“Remember, babyhood is not a time of bliss; it’s one of terror. As babies we are trapped in a strange, alien world, unable to see properly, constantly surprised at our bodies, alarmed by hunger and wind and bowel movements, overwhelmed by our feelings. We are quite literally under attack. We need our mother to soothe our distress and make sense of our experience. As she does so, we slowly learn how to manage our physical and emotional states on our own. But our ability to contain ourselves directly depends on our mother’s ability to contain us—if she had never experienced containment by her own mother, how could she teach us what she did not know? Someone who has never learned to contain himself is plagued by anxious feelings for the rest of his life, feelings that Bion aptly titled nameless dread. Such a person endlessly seeks this unquenchable containment from external sources—he needs a drink or a joint to “take the edge off” this endless anxiety.”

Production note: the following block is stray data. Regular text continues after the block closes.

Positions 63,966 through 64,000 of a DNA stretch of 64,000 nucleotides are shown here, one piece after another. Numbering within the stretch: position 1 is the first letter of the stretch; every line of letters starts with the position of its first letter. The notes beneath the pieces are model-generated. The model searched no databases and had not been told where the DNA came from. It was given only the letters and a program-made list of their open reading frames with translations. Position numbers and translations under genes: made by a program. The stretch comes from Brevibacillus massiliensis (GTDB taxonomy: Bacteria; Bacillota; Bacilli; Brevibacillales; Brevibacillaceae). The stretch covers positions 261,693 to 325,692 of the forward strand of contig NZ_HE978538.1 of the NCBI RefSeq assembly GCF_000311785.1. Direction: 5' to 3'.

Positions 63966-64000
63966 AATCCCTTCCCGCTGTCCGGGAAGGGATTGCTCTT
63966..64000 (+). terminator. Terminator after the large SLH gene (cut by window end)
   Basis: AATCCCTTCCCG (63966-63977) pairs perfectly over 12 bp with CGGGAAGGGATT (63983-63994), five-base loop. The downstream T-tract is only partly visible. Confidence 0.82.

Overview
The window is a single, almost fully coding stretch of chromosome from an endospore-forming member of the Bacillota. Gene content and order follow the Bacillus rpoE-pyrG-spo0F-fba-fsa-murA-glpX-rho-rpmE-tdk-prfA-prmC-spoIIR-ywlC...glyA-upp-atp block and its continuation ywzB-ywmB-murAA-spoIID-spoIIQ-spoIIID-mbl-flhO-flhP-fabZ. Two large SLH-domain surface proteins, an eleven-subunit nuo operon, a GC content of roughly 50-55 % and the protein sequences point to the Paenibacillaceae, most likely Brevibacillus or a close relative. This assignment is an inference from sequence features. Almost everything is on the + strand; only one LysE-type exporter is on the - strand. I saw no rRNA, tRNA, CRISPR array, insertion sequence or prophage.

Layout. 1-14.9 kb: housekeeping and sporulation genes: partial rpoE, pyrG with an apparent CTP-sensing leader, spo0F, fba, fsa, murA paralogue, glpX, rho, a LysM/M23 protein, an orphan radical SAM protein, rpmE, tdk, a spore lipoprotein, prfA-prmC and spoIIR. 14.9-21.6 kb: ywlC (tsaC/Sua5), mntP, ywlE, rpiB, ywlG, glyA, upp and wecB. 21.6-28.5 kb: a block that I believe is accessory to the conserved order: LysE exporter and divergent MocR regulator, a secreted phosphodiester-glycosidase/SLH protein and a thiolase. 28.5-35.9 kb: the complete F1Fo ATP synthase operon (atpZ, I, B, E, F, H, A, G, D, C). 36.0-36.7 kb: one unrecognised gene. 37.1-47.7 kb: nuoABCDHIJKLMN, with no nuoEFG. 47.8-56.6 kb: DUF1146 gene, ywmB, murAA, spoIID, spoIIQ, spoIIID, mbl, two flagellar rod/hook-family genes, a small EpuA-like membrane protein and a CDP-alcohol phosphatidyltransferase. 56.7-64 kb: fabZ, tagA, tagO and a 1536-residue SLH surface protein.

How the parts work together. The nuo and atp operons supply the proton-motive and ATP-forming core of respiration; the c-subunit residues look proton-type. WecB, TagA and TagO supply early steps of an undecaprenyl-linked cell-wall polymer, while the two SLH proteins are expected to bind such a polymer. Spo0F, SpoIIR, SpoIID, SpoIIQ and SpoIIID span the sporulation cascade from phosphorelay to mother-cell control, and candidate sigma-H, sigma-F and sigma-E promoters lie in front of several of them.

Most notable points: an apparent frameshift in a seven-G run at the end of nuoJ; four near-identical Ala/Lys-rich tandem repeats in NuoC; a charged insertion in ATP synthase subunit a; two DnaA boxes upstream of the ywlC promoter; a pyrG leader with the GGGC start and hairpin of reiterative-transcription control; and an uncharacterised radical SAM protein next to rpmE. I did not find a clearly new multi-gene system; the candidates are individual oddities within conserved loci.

This is from The Silent Patient by Alex Michaelides.